Some 50 years ago, President John F. Kennedy described the exploration of space as “holding the key to our future on earth”. With the UK Space Agency announcing that the industry grew an average 7.2 per cent over the last two years, while contributing £11.3bn to the UK economy, the statement certainly could be true.
It is thus astonishing that the growth of Britain’s space market is mostly attributable to its long-standing commitment to satellite manufacturing. In fact, satellite manufacturing is worth £800m, around 14 per cent of the space sector. That’s right, most of Britain’s space commerce revenue comes from selling technology rather than satellites themselves. But let’s not forget the growing demand for mobile technology and satellite broadband, interlinking the space industry with the telecommunications sector.
This just comes to show that you don’t need to be big to gain a slice of space pie. The Isle of Man is an excellent example. 30 of its 54 companies work on satellites located on the island, while a minority of companies handle the financing, insuring, leasing and legal ramifications of space assets.
More shockingly is the fact that the government had very little to do with this hidden success story. It can be argued that a genuine interest in the market only started due to the recession. The UK space sector has seen a decade of growth barely seen anywhere else and has been incredibly recession-proof. With a turnover that has more than doubled in the last ten years, six per cent of that growth happened in the year following the 2008 financial crash.
It was the previous government that finally woke up to the potential of the UK space sector, back in the days when it was one of the least subsidised parts of the UK economy. In February 2010, the business department published the ‘Space Innovation and Growth Strategy‘, which outlined a 20 year vision for the industry. They hoped to double their global market share to ten per cent by 2030, creating 100,000 jobs at the same time. The industry has also set an interim goal of growing annual turnover to £19bn by 2020.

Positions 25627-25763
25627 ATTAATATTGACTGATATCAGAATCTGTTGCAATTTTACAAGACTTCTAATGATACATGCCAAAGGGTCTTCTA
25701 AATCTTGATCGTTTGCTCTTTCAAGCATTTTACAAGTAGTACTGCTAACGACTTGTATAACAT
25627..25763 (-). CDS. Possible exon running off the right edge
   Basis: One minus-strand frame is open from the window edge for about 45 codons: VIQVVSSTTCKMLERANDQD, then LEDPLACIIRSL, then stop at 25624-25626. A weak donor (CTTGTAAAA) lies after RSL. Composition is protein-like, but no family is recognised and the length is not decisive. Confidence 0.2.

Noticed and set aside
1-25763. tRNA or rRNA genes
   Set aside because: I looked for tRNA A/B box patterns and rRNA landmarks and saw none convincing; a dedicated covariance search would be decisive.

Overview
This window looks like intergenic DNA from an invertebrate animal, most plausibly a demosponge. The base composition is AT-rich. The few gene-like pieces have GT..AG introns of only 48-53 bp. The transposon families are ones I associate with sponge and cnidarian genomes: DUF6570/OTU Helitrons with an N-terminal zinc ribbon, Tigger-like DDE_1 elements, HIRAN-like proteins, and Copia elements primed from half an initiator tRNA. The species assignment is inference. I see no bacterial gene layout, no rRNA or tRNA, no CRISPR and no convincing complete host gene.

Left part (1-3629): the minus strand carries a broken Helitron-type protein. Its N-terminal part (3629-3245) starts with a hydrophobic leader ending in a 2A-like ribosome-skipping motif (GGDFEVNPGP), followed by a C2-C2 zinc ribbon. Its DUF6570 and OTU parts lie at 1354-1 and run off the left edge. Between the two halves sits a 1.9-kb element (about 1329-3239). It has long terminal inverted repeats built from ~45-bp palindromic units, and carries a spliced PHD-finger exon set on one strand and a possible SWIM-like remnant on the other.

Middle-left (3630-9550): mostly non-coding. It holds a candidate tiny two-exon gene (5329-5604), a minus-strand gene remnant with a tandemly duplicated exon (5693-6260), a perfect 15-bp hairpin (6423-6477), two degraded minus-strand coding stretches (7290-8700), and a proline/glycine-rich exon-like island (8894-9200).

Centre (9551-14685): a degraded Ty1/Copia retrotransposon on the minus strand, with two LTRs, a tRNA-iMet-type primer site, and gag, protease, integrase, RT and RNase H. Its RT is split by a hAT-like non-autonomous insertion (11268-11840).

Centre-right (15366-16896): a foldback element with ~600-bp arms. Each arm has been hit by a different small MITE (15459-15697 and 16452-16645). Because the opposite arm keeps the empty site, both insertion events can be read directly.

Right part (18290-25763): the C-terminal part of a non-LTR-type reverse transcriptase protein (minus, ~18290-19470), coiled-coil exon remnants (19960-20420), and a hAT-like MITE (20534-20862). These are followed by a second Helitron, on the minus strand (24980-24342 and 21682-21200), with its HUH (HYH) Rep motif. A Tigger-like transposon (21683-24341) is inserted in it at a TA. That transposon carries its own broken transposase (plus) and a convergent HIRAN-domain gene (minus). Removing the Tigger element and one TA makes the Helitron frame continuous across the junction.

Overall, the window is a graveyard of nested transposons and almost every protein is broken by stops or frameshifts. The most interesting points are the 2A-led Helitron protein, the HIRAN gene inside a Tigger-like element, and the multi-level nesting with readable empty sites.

The government now seems more committed than ever for the UK to be at the forefront of the space industry. But to reach their intended growth “it is important we start laying the foundations today for the infrastructure that we will need tomorrow”, explains MP Robert Goodwill.
And it all starts with plans to build a fully functional, operating spaceport by 2018. This will become one of Britain’s most important pieces of infrastructure, which will be used to launch manned missions and commercial satellites. One of the locations marked for a spaceport is Newquay which has the longest runway in the UK.
Due to the government’s interest in the sector, Britain has become the “first European country to take the challenge of spaceplane regulation seriously.” As Spaceplanes are currently regulated as aircraft as they use lift to go through the atmosphere, an existing aerodrome needs to be adapted and improved if required.
“We have worked out the regulatory regime we need to launch spaceships in Britain and assessed what kind of aviation checks will have to be imposed when we put craft into space,” science minister David Willetts recently announced. “In the wake of that work we have now created a shortlist of locations for the first British spaceport.”
What the UK now needs is a proper regulatory framework for journeys out of the atmosphere. Options are currently being examined for regulatory control of UK-based spaceflight, and it is essential that this moves forward as quickly as possible.
Space elevators, mentioned in the government’s ‘vision’ still remain a distant dream, however, Google is rumoured to be researching the possibility.
Beware, it seems that a space revolution is on the horizon, with the technologies enabling spaceflight just within our grasp.
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